Georgia’s Fulton County special grand jury investigating whether former President Donald Trump and his allies illegally interfered in the 2020 election results completed its probe.
Superior Court Judge Robert McBurney issued an order Monday dissolving the Atlanta-area panel after the grand jurors issued a final report.
McBurney scheduled a hearing for January 24 to determine whether to make the report public. The hearing may feature arguments from prosecutors and “any consolidated media intervenors,” according to the order. The special grand jury recommended the report be publicized, McBurney said.
“The Court thanks the grand jurors for their dedication, professionalism, and significant commitment of time and attention to this important matter. It was no small sacrifice to serve,” McBurney wrote in the order.
The special grand jury had the authority to subpoena witnesses and documents but not to issue indictments. Fulton County District Attorney Fani Willis may use the findings to pursue charges by impaneling a separate, regular grand jury.
Willis, a Democrat, began her investigation after a phone call audio recording surfaced in which Trump pressed Georgia Secretary of State Brad Raffensperger to “find” 11,780 votes, enough to reverse his election loss to now-President Joe Biden in the state, arguing there was widespread voter fraud. Trump has defended the call as “perfect” and broadly rejected claims of wrongdoing.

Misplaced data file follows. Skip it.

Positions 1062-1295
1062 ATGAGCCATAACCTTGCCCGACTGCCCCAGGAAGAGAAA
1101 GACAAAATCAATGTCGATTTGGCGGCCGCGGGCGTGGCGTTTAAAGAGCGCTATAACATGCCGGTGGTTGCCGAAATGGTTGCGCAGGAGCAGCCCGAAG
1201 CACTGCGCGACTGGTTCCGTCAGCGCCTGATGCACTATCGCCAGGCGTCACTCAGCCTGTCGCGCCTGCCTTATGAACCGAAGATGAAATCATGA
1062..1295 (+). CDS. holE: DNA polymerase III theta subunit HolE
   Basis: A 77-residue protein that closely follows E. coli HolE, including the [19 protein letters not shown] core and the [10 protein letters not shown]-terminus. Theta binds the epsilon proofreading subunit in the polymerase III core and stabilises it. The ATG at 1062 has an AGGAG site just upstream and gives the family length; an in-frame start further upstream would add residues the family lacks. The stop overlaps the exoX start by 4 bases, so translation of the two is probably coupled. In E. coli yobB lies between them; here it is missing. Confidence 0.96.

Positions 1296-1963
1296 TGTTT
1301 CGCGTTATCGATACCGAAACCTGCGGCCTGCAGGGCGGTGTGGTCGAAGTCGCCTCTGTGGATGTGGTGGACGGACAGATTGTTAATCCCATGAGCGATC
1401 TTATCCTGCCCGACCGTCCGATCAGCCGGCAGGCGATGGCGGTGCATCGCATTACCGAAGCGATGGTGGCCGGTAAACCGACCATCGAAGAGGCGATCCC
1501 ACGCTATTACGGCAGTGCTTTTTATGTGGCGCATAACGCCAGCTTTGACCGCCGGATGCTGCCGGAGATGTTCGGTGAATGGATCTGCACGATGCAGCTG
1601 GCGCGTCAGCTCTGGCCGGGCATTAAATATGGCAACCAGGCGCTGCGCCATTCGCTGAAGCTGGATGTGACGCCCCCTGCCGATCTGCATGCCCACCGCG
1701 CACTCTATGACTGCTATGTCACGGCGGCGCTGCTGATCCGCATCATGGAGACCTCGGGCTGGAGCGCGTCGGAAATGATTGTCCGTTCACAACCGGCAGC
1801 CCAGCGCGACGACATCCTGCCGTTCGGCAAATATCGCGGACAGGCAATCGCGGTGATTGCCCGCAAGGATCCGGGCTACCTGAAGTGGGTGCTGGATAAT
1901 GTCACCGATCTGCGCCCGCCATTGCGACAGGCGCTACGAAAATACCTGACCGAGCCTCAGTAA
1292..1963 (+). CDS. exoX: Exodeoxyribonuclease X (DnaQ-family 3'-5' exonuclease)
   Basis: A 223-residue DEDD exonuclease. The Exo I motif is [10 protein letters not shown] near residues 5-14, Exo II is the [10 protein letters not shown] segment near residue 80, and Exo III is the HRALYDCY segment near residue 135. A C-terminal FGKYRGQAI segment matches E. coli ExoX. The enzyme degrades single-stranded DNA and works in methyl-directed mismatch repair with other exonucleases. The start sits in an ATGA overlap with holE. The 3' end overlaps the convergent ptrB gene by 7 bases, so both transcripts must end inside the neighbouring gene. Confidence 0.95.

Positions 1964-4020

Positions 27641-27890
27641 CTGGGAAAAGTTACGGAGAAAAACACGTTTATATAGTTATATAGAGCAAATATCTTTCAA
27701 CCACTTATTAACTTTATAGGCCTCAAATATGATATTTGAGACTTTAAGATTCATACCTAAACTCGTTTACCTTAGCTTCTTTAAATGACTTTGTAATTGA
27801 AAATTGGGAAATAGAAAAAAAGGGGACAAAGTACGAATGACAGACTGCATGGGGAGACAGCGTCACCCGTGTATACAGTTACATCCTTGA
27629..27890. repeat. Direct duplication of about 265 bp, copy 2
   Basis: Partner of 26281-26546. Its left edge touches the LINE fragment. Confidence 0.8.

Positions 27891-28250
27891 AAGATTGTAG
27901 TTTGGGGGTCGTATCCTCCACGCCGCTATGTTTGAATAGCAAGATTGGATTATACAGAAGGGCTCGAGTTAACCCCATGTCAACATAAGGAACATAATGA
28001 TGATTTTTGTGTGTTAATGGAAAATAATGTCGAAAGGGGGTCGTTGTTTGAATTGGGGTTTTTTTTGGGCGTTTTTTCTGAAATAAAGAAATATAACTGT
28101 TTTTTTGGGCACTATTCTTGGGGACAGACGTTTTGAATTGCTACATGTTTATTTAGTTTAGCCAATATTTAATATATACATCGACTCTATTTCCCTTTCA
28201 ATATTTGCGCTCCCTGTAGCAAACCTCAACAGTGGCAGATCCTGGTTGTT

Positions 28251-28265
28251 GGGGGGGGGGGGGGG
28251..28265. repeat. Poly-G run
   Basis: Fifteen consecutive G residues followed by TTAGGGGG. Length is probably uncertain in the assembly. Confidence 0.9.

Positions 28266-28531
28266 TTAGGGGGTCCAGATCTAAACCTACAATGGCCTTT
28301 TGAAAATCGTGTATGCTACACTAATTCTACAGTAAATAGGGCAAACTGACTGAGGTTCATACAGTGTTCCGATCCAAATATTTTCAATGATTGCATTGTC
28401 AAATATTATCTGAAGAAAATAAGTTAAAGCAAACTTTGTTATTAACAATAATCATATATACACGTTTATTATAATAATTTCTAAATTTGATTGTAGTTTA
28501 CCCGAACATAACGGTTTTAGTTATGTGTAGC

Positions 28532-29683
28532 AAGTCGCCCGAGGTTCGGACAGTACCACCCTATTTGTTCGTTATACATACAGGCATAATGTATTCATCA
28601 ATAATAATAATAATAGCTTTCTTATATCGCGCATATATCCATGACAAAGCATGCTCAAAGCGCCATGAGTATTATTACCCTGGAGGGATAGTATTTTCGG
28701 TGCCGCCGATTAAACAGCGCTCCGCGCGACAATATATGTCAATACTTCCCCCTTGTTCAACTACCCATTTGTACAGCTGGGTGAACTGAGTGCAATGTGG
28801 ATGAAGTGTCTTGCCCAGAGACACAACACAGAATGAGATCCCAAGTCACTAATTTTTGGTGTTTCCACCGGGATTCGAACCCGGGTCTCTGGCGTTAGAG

The special grand jury began its work in May 2022 after superior court judges gave Willis permission to impanel one in January of that year. Several high-profile witnesses testified before the panel, including Raffensperger. Sen. Lindsey Graham (R-SC), former national security adviser Michael Flynn, and Trump’s former personal lawyer Rudy Giuliani, testified before the grand jury after losing legal fights against subpoenas.
Willis’ investigation has expanded over time to examine election fraud claims made to state lawmakers, an alternate electors scheme, efforts to gain unauthorized access to voting machines, and threats to election workers, according to CNN. These alternate electors, along with Giuliani, have been informed they are targets of Willis’ investigation.
GOP officials insisted in court filings they did not break any laws, arguing they signed certificates to declare themselves as Trump electors in case legal challenges in Georgia managed to overturn the results, The Wall Street Journal report noted.
Trump, who announced a third bid for the White House in November, is separately under investigation by the federal government. Special counsel Jack Smith has been tasked with overseeing investigations into Trump’s handling of government documents after leaving office and the circumstances leading up to the Capitol riot on January 6, 2021.